A martial arts master, you know, throws his punches from bent wrists: he doesn’t begin them with straight wrists and locked fingers, as in the so-called roundhouse punch.  The Rizzo type of hitter (and I’ll pick on Anthony only because he’s about the best there is at the style) throws those rounded punches, not the straight karate shots that drive linearly through the point of contact.  Again, he doesn’t really have much of a choice.  He will have grown up, this contemporary slugger, using metal that wants to be yanked on rather than caressed; and if he graduates to professional ball, his wooden sticks will naturally preserve the dimensions of his metal ones as closely as the bat-maker can engineer.

In Metal Ropes, I recommend wrapping the handle in two layers of insulating tape, just to thicken it up.  An incidental benefit of that adjustment, though, is that you really don’t need gloves with so much padding beneath your fingers.  Your fingers can now be a little closer to the action.  I would add yet a third layer of wrap—not for thickness, because electrician’s tape is ultra-thin; but I would apply a coating of that slick black adhesive precisely so that the hands would not firmly grip the bat.  As I tried to indicate a couple of paragraphs back, the stick needs to rotate subtly and smoothly in the fingers as it’s taken through a complex circle striving to become a straight line.  Everything in our skeletal structure is built to produce pivotal motions.  If we’re to get our barrel directly to the ball, therefore, our marvelous joints have to make loops and curves on either side of the straight vector—and it all has to happen in a split second.  Landing dead-center on a pitch to produce a line drive is really a little work of art, suitable for framing (if only your shutter could capture the protracted instant).

Flexibility.  That’s why, in those Paleolithic days before the alloy bat, we kids would emulate big-leaguers by rubbing our handles with dirt.  I never saw anyone using pine tar when I was a kid.  I know it was around by then, but I still associate heavy tarring of the handle with the “metal swing”.  (I think some hitters probably wanted one hand to stay relatively secure in its grasp: power hitters might want to glue a firm top hand to the bat, while spray hitters might want to be sure their bottom hand’s fingers always had a good grip.)  Now, I distinctly remember that we kids always said we performed the dirt-rubbing ritual in order to grip the bat better (if Mom asked us why we had to play in the dirt).  That’s what we believed.  But the truth is that sweat, like pure water, will make wood refuse to glide smoothly under the fingers.  We were really trying to neutralize the effects of nervous sweat on our war club that would have denied our hands a chance to work into different positions.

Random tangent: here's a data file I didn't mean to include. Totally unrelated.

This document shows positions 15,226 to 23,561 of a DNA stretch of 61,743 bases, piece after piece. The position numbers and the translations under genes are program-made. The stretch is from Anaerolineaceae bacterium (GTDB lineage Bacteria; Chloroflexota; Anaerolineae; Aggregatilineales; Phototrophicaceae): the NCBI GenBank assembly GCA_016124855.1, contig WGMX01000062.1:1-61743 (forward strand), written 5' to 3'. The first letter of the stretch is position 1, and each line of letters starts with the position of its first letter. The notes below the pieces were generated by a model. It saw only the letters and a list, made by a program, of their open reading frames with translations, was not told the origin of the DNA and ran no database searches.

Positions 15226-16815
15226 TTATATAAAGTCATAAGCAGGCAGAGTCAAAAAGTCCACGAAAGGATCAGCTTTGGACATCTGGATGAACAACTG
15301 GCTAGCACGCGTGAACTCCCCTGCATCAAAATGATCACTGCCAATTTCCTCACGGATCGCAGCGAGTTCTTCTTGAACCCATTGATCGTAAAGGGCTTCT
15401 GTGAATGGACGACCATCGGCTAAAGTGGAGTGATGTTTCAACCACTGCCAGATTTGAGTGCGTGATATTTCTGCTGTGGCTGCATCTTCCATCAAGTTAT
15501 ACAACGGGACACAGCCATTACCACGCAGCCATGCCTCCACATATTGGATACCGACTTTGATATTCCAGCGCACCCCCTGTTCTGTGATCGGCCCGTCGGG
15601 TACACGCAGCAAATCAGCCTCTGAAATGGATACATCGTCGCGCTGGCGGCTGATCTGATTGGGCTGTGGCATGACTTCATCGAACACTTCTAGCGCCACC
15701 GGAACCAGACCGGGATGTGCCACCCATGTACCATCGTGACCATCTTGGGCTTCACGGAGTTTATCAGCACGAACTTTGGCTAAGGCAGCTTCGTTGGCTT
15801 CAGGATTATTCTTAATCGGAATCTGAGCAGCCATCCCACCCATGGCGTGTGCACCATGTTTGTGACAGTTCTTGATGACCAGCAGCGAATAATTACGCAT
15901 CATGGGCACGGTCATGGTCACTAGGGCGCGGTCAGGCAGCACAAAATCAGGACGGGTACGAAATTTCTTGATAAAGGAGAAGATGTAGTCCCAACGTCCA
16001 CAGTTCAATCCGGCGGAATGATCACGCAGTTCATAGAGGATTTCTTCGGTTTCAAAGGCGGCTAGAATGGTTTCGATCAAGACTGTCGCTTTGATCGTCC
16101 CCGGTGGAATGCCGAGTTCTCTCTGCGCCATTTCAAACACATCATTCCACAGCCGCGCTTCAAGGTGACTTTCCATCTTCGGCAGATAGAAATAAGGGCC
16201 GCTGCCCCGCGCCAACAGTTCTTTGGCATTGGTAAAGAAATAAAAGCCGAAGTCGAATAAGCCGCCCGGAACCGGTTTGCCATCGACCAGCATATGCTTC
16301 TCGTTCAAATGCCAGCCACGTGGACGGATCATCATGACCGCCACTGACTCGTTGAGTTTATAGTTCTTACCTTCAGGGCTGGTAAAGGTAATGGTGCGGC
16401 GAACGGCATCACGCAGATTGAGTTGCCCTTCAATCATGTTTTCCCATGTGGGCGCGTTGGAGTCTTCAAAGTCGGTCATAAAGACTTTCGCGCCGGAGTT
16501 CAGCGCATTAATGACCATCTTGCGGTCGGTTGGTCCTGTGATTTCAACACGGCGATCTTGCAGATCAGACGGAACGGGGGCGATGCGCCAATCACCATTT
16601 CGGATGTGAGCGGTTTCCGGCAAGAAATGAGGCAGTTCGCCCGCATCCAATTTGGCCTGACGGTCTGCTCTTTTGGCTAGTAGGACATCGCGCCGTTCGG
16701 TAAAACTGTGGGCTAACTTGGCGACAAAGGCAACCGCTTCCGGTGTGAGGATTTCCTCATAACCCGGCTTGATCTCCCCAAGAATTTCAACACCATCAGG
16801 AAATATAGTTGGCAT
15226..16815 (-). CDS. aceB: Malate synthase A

Isn’t this why today’s sluggers, having stepped out of the box to readjust their batting gloves, proceed to deposit a load of spittle into them just before resuming their grip?  (I can still see David Ortiz: oh, the life of a batting glove!)  You’ve already rubbed the handle with pine tar; you’ve already clothed your hands in a substance that catches on the tar tightly.  So now… now you need to lubricate that substance lest it be too “catchy” and not allow your fingers any rotational ability at all.  I have to wonder if we couldn’t strip away a few layers of counter-measure here and there.

If you really wanted to develop a Rod Carew-style stroke—a batting champ’s manual flexibility—my advice would be that you sit on a stool and have a teammate toss you pitches in the cage.  Take your lower half out of the equation until you learn to use your hands.  The coach shouldn’t be sitting on a bucket while you’re pirouetting from head to toe: you should be sitting on the bucket, and your hands should be getting to know their handle.

baseball history, bat acceleration, footwork in the box, hand use in hitting, hitter reaction time, opposite-field hitting, weight transfer

More on the Kinetic Loop: Sheffield and Musial

Let’s begin in repeating the definition that I use in Metal Ropes: